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Abby considers insurance for sewer backups

Abby considers insurance for sewer backups Abby considers insurance for sewer backups

Abbotsford’s elected officials are looking at possibly expanding the city’s insurance policies to cover no-fault sewer backups and to provide additional compensation in case cyber criminals gain access to personal data held by the city.

Following a presentation Monday night by Jesse Futter, an account representative from Spectrum Insurance, council members requested more information about the cost of expanding coverage in various areas.

As currently proposed, the total cost of the city’s liability, automotive, property and workman’s comp insurance would drop by about $8,200 next year, from $84,716 to $76,469. About $3,000 of that savings comes in the area of workman’s comp because there hasn’t been a major claim filed in several years.

Ald. Roger Weideman, however, questioned whether the city had enough coverage for uninsured or underinsured motorists who cause bodily injuries when striking a municipal vehicle with a passenger not covered by workman’s comp.

Weideman also asked about no-fault sewer backup coverage, which pays up to $100,000 per claim when a homeowner’s basement is flooded by water or sewage at no fault of the city. Jesse said this often happens during a period of heavy rainfall, with no negligence by the city.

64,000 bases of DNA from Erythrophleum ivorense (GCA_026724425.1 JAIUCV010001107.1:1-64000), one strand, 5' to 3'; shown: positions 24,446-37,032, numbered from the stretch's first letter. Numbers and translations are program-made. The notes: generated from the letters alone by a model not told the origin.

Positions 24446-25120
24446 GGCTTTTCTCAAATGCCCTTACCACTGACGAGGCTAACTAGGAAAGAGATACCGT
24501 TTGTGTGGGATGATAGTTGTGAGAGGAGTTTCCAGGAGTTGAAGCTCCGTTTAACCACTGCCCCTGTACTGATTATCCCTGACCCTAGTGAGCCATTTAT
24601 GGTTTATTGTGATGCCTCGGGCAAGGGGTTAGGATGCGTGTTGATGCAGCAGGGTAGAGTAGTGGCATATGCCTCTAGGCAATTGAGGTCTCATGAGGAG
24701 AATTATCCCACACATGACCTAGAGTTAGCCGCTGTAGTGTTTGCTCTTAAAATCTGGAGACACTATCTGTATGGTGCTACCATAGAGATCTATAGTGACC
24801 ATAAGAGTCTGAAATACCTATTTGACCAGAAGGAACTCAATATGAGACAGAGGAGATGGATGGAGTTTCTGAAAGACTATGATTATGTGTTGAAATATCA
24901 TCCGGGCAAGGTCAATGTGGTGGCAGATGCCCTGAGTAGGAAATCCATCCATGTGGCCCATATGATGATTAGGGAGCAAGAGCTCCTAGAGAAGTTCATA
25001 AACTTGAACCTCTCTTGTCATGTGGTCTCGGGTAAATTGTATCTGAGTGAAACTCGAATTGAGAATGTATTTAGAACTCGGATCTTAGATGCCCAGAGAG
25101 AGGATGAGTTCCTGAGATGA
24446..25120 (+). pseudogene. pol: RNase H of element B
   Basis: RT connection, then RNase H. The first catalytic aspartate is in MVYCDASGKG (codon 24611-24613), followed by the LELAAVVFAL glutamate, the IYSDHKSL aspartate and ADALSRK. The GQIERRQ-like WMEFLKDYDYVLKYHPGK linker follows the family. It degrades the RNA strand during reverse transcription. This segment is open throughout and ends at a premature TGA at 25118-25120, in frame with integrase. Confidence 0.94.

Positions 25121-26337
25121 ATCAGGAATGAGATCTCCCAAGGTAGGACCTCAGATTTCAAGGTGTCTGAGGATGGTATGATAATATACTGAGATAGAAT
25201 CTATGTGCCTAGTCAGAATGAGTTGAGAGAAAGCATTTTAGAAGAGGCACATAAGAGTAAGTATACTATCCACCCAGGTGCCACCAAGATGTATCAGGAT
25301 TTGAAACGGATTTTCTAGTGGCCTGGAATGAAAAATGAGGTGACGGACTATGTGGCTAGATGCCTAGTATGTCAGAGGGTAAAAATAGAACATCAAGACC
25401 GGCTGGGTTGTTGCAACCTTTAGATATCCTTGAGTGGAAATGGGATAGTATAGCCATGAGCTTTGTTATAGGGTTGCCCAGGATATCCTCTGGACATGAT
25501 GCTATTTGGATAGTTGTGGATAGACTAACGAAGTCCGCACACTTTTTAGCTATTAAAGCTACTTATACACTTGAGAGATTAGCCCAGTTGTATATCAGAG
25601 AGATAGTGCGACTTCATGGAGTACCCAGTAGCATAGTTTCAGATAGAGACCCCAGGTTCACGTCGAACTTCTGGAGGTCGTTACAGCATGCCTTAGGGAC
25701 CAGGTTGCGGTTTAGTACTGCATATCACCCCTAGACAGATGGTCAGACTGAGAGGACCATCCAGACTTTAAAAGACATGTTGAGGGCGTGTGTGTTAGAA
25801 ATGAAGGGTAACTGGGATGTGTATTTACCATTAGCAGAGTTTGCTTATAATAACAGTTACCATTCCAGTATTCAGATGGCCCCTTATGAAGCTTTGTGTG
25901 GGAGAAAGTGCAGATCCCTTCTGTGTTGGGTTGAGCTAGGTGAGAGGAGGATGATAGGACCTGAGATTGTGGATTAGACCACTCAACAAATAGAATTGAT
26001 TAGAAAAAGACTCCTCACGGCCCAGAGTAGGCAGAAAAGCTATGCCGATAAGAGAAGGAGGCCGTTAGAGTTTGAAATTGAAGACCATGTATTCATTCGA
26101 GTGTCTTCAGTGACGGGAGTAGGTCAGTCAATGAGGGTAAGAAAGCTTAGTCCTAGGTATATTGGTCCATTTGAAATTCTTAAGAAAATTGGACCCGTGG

Utility manager John Soyk and DPW Craig Stuttgen said they both can recall several instances when a homeowner’s basement was flooded at no fault of the city or the homeowner.

Futter estimated the cost of no-fault backup coverage for Abbotsford to be about $1,700 per year, which would cover up to $300,000 in annual claims.

Futter also floated the idea of the city purchasing a “cyber liability” policy that would cover losses in case computer hackers seized personal data held by the city and used “ransomware” to extract money for unlocking that data.

“This stuff happens all the time,” he told the council.

As of Jan. 1, the city’s current policy will provide coverage for the city and its residents in case of a cyber attack, but it’s limited to $25,000.

“I don’t think that’s enough,” he said, noting that a vast majority of Spectrum’s clients have standalone cyber crime policies.

For a municipality the size of Abbotsford, Futter said he would recommend $1 million in cyber crime coverage. He did not have cost estimates for that type of policy available at Monday’s meeting.

City administrator Dan Grady told the council later in the meeting that he doesn’t think additional cyber crime coverage is necessary, since the city backs up its own computer files and does not carry much personal data on city residents.

However, Soyk said anyone who has an auto-payment plan set up for their monthly water bills has their bank account information stored in the city’s CIVICS accounting system.

The council voted to postpone renewing its insurance policies until its next meeting on Dec. 16 so it can see prices for the various coverage additions discussed on Monday.

Other business

_ After hearing from financial advisor Sean Lenz, the council approved a resolution to refinance $2.7 million in water utility debt, at a minimum savings of $350,000 from reduce interest rates. The actual savings won’t be known until the USDA’s Rural Development program signs off on the refinancing, since it holds one of the two longterm debts.